- Monarch, a male California grizzly bear, was one of the last wild grizzly bears in California, United States. Monarch was captured in 1889 upon orders of newspaper editor William Randolph Hearst and was put on public display by Hearst at Woodward's Gardens in San Francisco. At the time he was thought to be the largest bear in captivity, and over 20,000 people came to see him on the first day of the exhibit. After his death, his stuffed body was used as the model for the bear on the California state flag.
- Pipaluk, a male polar bear, was the first male polar bear born in captivity in Britain, and, like Brumas, became a major celebrity at Regent's Park Zoo in London during early 1968. His name came from an Inuit term meaning "little one". Pipaluk was moved from London to Poland in 1985 when the Mappin Terraces, which housed the bears, was closed. He died in 1990.
- Siku, a male polar bear, was born in November 2011. Abandoned by his mother, who produced insufficient milk to feed him, he was put into care at the Scandinavian Wildlife Park. A YouTube video of him became an overnight sensation, and invited comparisons with Knut (polar bear).
- Wilbär, a male polar bear, was born at the Wilhelma Zoo in Stuttgart, Germany in 2007.
- National Geographic World, May 1999, cited and quoted by Jordan Carlton Schaul, "Inspired by Late Animal Actor 'Bart the Bear' - Vital Ground Protects Grizzly Bear Habitat", voices.nationalgeographic.com, Oct. 13, 2013, accessed May 15, 2015.
- "Bart the Bear". Wasatch Rocky Mountain Wildlife.
- "Bart the Bear 2". Wasatch Rocky Mountain Wildlife.
- Schwartz, Terri. "Game of Thrones cast a Bear". Zap2it. Retrieved 3 April 2013.
- "Vital Ground: Bart the Bear II and Honey Bump", Vitalground.org, accessed May 15, 2015.
- Beck, Ken, and Jim Clark. The Encyclopedia of TV Pets: A Complete History of Television's Greatest Animal Stars. Rutledge Hill Press, 2002, p. 160-161. ISBN 1-55853-981-6.
- "Gentle Ben: Season One". Retrieved January 15, 2015.
- Beck, Ken, and Jim Clark. The Encyclopedia of TV Pets: A Complete History of Television's Greatest Animal Stars. Rutledge Hill Press, 2002, p. 241-242. ISBN 1-55853-981-6.
- "Ronald Oxley, 46, Trainer of TV and Movie Animals, Dies." Los Angeles Times, Dec. 30, 1985, available online at latimes.com, accessed May 19, 2015.
- Anderson, George. "'Train Robbers' at Fulton, 'Judge Roy Bean' at Warner" (movie review), Pittsburgh Post-Gazette, Feb. 8, 1973, p. 7.
- Billington, Dave. "The Life and Times of Judge Roy Bean: Some Life! Some Times!" (movie review), Montreal Gazette, Feb. 17, 1973, accessed May 19, 2015.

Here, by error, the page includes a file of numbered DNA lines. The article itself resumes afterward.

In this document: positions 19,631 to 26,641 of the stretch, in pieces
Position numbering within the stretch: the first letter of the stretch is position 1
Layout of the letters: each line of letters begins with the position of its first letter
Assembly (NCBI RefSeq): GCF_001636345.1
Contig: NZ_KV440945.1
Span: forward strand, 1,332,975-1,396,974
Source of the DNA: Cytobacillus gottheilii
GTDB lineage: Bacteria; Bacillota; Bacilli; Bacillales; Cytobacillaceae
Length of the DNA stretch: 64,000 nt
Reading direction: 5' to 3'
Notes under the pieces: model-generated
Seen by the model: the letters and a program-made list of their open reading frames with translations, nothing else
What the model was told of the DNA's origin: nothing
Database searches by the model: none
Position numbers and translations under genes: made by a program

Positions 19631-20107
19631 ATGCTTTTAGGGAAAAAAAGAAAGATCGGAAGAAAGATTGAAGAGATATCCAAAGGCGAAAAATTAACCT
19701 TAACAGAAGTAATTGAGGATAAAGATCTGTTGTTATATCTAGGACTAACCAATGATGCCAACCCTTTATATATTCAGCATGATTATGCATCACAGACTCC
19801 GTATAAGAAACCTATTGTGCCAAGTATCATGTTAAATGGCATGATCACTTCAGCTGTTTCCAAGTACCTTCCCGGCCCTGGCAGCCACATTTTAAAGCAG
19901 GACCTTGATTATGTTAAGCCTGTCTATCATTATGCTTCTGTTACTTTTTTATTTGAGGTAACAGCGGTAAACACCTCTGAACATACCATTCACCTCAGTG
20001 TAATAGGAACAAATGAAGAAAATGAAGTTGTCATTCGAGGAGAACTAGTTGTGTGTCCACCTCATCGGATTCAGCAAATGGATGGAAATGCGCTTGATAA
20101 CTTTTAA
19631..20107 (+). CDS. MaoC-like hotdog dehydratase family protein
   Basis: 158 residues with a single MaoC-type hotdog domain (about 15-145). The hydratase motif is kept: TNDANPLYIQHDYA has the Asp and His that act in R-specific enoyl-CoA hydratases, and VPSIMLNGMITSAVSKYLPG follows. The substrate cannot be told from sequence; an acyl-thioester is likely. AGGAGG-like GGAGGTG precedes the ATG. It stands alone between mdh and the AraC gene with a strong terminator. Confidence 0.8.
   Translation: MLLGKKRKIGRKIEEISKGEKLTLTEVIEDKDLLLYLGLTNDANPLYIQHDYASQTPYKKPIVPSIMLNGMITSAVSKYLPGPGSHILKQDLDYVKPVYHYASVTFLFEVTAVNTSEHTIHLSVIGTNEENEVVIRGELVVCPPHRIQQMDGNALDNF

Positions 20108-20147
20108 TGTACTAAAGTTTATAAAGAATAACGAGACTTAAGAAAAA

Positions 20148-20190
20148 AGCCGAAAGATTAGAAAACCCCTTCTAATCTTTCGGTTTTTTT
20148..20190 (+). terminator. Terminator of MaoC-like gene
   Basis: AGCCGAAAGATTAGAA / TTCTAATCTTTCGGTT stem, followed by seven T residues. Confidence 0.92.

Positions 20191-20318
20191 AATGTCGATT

- "1980: Missing Scottish bear is found". BBC News. 13 September 1980.
- "Montana Grizzly Encounter". Retrieved January 9, 2014.
- "Casey Anderson: Grizzly Bear Expert". Montana Travel. Retrieved January 9, 2013.
- Sharon Petzold (producer-writer), Sue Houghton (director) (2010). Grizzly Face to Face: Hollywood Bear Tragedy (television documentary). United States: National Geographic Channel.
- "Bear With Us". bearwithus.org. Retrieved January 9, 2014.
- Pincus, David. "The Amazing True Story of Victor, the Wrestling Bear." Deadspin.com, Feb. 27, 2014, accessed May 22, 2015.
- Rosenthal, Mark, et al. [https://books.google.com/books?id=cT3oa7mpGigC&pg=PA79&lpg=PA79#v=onepage&q&f=false The Ark in the Park: The Story of Lincoln Park Zoo. Univ. of Illinois, 2003, p. 79. ISBN 0-252-02861-9.
- "Parachuting Bear Leaves Army For Zoo," Tuscaloosa News, Oct. 24, 1954, p. 26.
- "Meet Casey Anderson - and his best friend, an 800-pound bear". LA Times. 2009-05-03. Retrieved 2015-05-14.
- Debra Killalea (2009-04-29). "Meet Brutus, the 800lb grizzly bear who likes to eat his meals at the dinner table | Mail Online". Dailymail.co.uk. Retrieved 2015-05-14.
- Monk, Katherine. "Sundance: Interactive film, Bear 71, blurs lines between wild and wired". canada.com (Postmedia News). Retrieved 25 January 2012.[dead link]
- Makarechi, Kia (24 January 2012). "'Bear 71': Interactive Film At Sundance Tells Dark Side Of Human Interaction With Wildlife". Huffington Post. Retrieved 25 January 2012.
- Bruno the bear dodges German hunt, BBC News, 19 June 2006.
- Hall, Allan (27 June 2006). "Outcry as Bruno the bear shot dead". The Scotsman (Edinburgh).
- "World famous black bear Hope is believed killed". Retrieved 22 August 2013.
- Zoological Society of London "Famous animals" webpage, accessed October 26, 2008
- Kleinfield, N.R. (28 August 2013). "Farewell to Gus, Whose Issues Made Him a Star". The New York Times. Retrieved 1 September 2013.
- Friend, Tad (24 April 1995). "It's a Jungle in Here". New York: 43–50. Retrieved 1 September 2013.
- Frost, Warwick (2010). Zoos and Tourism: Conservation, Education, Entertainment?. Channel View Publications. p. 51. ISBN 1845412079.
- Kifner, John (2 July 1994). "ABOUT NEW YORK;Stay-at-Home SWB, 8, Into Fitness, Seeks Thrills". The New York Times. Retrieved 1 September 2013.
- Moore, Tristana (23 March 2007). "Baby bear becomes media star". BBC. Retrieved 21 April 2007.
- Boyes, Roger (13 December 2007). "Berlin Zoo culls creator of the cult of Knut". London: The Times. Retrieved 8 July 2009.
- "Celebrity Polar Bear Knut Is Dead". Spiegel Online. 19 March 2011. Retrieved 19 March 2011.